Documents obtained by Salt Lake City attorney Jesse Trentadue in a Freedom of Information Act lawsuit show then Clinton Deputy Attorney General Eric Holder authorized members of the FBI to provide explosives to Oklahoma City bombing criminals Timothy McVeigh and Terry Nichols immediately prior to the April, 1995 bombing of the Alfred P. Murrah building.
Holder had authorized the FBI to provide the explosives to McVeigh and Nichols in conjunction with a Clinton Administration undercover operation named PATCON, an acronym for “Patriot Conspiracy.” As Jesse Trentadue describes it, “PATCON was designed to infiltrate and incite… militia[s] and evangelical Christians to violence so that the Department of Justice could crush them.”
Hussain Al-Hussaini’s comments to his therapist suggest there is much he knows about the Oklahoma City bombing that he has not revealed to the authorities — and about which the FBI has avoided asking him.
Mr. Al-Hussaini — a onetime member of Saddam Hussein’s Iraqi army — is credibly alleged to have been the “Third Terrorist” in that diabolical attack on the Murrah Federal Building that killed 171 innocents on April 19, 1995 — the other two terrorists being Timothy McVeigh (executed) and Terry Nichols (serving time in a super-max security prison in Colorado).
Al-Hussaini is now in pre-trial detention at a Norfolk County Corrections Center in Dedham, Massachusetts, on unrelated charges.
The conviction of American terrorists, Timothy McVeigh and Terry Nichols, symbolizes the FBI’s crown jewel of criminal prosecutions. So why do questions linger? Does the official account of what transpired on April 19, 1995 reveal all that certain federal investigators know? In the wake of the 1995 bombing, national polls showed 80 percent of Americans believed additional conspirators evaded capture. Today, as the 16th anniversary approaches, the prospect of shadowy terrorists walking free still pervades the country’s psyche. This time, however, the FBI itself is fueling the flames of public distrust.
Last week the vault of top-secret bombing evidence cracked open. The Department of Justice, responding to Freedom of Information Act requests, released a declassified report detailing the May 26, 2005 interrogation of Terry Nichols. According to the record, Nichols broke his decade-long silence, acknowledging his hands-on role in constructing the massive truck bomb that demolished the Oklahoma City Murrah Building. While this revelation was all but academic, what Nichols said next threatens to rewrite history.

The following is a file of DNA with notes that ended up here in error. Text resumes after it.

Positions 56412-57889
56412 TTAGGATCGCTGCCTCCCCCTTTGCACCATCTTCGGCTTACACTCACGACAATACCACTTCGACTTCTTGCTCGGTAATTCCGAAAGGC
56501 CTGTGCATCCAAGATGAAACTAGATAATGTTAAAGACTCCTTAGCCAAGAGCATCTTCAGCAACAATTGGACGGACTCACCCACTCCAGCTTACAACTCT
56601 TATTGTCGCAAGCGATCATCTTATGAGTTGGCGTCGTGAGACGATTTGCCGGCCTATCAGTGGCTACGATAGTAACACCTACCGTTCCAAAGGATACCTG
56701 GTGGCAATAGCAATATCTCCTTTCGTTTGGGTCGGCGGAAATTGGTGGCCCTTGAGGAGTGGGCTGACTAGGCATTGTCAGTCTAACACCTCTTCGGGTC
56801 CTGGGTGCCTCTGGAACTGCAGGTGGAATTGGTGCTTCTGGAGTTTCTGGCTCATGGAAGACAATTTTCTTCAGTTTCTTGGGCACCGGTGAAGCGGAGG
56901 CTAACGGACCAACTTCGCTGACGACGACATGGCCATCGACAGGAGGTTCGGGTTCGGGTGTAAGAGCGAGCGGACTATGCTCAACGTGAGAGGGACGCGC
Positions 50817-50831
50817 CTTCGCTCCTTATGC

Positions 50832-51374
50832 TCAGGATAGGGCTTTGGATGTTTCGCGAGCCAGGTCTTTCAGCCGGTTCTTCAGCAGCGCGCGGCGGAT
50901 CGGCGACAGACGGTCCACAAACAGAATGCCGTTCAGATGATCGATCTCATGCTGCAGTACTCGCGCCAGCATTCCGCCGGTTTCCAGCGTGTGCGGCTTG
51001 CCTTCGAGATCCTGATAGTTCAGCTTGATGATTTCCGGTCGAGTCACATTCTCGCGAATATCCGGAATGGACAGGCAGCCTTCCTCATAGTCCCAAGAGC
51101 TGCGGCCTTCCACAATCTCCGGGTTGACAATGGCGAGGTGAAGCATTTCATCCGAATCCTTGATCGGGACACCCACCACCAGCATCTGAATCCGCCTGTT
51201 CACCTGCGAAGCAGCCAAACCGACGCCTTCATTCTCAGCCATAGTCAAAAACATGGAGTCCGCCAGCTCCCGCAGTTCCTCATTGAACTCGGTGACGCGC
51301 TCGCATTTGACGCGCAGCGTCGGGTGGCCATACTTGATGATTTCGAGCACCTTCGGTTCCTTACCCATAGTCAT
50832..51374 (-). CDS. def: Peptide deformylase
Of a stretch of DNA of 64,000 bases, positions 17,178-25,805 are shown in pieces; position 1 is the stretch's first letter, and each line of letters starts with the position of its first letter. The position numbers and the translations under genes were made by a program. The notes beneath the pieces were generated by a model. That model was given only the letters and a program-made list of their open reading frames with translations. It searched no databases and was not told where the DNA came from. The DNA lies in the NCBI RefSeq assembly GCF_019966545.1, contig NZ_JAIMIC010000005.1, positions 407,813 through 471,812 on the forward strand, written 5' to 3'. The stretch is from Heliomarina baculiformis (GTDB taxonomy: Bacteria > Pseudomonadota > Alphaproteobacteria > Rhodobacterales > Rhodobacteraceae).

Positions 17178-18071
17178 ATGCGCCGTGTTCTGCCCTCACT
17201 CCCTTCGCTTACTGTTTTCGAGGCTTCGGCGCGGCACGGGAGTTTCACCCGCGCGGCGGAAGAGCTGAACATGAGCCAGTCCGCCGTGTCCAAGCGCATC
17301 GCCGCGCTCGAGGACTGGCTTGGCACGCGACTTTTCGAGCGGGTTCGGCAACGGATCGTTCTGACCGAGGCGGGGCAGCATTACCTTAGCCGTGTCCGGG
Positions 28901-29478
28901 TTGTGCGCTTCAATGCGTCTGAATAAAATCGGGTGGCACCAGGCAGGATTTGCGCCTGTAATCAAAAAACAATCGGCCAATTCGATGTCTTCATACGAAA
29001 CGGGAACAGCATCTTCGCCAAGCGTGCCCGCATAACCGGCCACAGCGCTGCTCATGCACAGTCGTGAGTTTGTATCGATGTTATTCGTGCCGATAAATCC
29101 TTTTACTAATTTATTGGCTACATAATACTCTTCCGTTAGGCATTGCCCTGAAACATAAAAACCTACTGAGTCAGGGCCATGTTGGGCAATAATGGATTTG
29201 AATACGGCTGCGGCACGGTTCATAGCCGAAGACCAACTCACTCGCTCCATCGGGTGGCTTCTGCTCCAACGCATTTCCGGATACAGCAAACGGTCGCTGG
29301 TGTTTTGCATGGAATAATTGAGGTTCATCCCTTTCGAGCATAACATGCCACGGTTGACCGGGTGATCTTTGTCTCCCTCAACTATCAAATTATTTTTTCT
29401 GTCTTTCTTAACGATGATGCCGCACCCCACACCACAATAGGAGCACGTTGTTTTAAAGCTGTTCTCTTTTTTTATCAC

The chairman of the House Subcommittee on Oversight and Investigations may soon hold new hearings on the credible allegations that a third man — this one from the Middle East — collaborated with Timothy McVeigh and Terry Nichols in the 1995 Oklahoma City bombing.
In a phone interview with this writer, Committee Chairman Dana Rohrabacher (R-Calif.) said that two weeks ago he met with Hussain Al-Hussaini — an Iraqi native alleged to have had a significant role in the bombing. The meeting took place at the site of a corrections facility in Dedham, Massachusetts, where Mr. Al-Hussaini has been held by authorities on charges stemming from a beer bottle brawl.
The man dubbed “The Third Terrorist” (see our report March 24, 2011) has been in jail awaiting a court appearance scheduled for Monday. He was arrested earlier this month on charges of assaulting a man at a homeless shelter in Quincy, Mass.